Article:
The person in the CMO role needs to take some of the blame, with the previous CMO being rather a disaster (we always knew he would be) and the current one is rather too silent.

    The Labour Party lost its bearings under Blair and embraced many of the policies of the right wing. That is why this mess has happened (as well as messes in welfare and education for which you have no blame): until Labour returns to its role as a moral crusader for fairness, equity and compassion, we will continue to view the party, its leaders, and rump of supporters as Tory-party-lite.

    I’m sorry to be so scathing, Paul: you seem to be a good man with all the right intentions, but you must accept your part in shepherding in this terrible chimera of a BIll.


  2. @ Jobbing Doctor writes “The Labour Party lost its bearings under Blair and embraced many of the policies of the right wing.”

    If you cast your mind back to 1997, the NHS was on its knees – in terms of standards, staff morale (and pay) and infrastructure.

    Fast forward to 2010 and Dr Foster is praising major reductions in hospital mortality, stroke and cancer care amongst others is transformed, inpatient waiting is massively reduced, infrastructure is modernised, and pay is much improved. More money was spent, of course, but spend is still only at the OECD average.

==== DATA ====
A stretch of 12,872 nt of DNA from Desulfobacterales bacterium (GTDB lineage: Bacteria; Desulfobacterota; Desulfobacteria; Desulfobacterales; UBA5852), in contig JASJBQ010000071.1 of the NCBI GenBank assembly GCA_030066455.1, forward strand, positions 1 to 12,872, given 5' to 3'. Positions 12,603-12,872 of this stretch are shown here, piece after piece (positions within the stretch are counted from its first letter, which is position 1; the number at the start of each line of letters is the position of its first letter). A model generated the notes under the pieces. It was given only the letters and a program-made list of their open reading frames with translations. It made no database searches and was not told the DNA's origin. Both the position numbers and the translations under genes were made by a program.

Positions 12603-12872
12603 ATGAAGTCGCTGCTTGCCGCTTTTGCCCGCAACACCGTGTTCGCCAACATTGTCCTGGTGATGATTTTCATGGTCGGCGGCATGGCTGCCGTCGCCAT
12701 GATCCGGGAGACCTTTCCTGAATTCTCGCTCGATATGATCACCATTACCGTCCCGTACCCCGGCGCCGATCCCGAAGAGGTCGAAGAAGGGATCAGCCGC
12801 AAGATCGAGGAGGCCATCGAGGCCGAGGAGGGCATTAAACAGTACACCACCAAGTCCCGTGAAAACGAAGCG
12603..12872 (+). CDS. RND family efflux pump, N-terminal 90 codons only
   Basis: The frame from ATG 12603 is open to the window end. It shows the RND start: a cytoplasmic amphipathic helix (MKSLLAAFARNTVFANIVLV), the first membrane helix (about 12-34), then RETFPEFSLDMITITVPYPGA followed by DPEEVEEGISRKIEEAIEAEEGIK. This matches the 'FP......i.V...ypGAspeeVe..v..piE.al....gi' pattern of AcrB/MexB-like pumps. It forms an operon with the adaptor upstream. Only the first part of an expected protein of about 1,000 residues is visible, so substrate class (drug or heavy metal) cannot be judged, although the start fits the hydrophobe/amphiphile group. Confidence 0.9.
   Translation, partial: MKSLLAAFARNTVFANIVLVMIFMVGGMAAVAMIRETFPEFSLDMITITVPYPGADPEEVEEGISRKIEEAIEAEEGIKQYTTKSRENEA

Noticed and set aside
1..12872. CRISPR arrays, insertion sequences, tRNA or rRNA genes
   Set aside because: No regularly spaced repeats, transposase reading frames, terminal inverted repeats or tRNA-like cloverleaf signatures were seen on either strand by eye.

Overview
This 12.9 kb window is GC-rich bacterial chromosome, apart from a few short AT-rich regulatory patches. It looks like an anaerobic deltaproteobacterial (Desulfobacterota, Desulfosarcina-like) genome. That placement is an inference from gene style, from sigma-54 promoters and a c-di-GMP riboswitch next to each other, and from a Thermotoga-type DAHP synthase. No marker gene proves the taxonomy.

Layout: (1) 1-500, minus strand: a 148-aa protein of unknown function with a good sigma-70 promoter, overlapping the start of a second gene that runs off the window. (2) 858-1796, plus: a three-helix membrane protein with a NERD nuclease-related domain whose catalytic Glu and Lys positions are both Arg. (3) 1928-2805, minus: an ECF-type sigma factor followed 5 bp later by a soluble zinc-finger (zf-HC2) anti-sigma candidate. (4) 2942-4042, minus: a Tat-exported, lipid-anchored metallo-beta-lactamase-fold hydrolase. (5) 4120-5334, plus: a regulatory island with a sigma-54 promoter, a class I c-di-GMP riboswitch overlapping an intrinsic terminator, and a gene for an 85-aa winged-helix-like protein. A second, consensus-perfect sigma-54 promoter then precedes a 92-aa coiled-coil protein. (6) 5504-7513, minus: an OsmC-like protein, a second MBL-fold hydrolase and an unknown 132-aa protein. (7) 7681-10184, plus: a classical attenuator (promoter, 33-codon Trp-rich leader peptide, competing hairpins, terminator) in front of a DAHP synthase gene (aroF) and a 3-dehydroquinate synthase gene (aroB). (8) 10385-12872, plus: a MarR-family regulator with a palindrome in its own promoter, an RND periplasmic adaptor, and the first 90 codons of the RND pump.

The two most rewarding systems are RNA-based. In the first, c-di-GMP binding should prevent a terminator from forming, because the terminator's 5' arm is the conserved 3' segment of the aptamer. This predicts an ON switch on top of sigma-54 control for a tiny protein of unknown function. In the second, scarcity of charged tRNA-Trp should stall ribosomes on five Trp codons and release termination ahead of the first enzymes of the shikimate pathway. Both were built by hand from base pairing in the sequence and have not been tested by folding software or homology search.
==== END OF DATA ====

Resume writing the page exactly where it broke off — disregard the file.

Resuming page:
Oh yes, and public approval for the NHS is at record levels, says the British Social Attitude survey.

    Of course Labour made some mistakes, but you may look back fondly on that period in a few years time. With the NHS policy agenda being pursued, and believers in a “small state” in No 10 and 11 Downing Street, can we really deny the risk that in 10 years the NHS may be unrecognisable?

    A likely scenario is that it becomes like social care and with severe postcode differentials and top-ups for those who can afford it.

    Who else but Labour are going to lead the fight to stop this?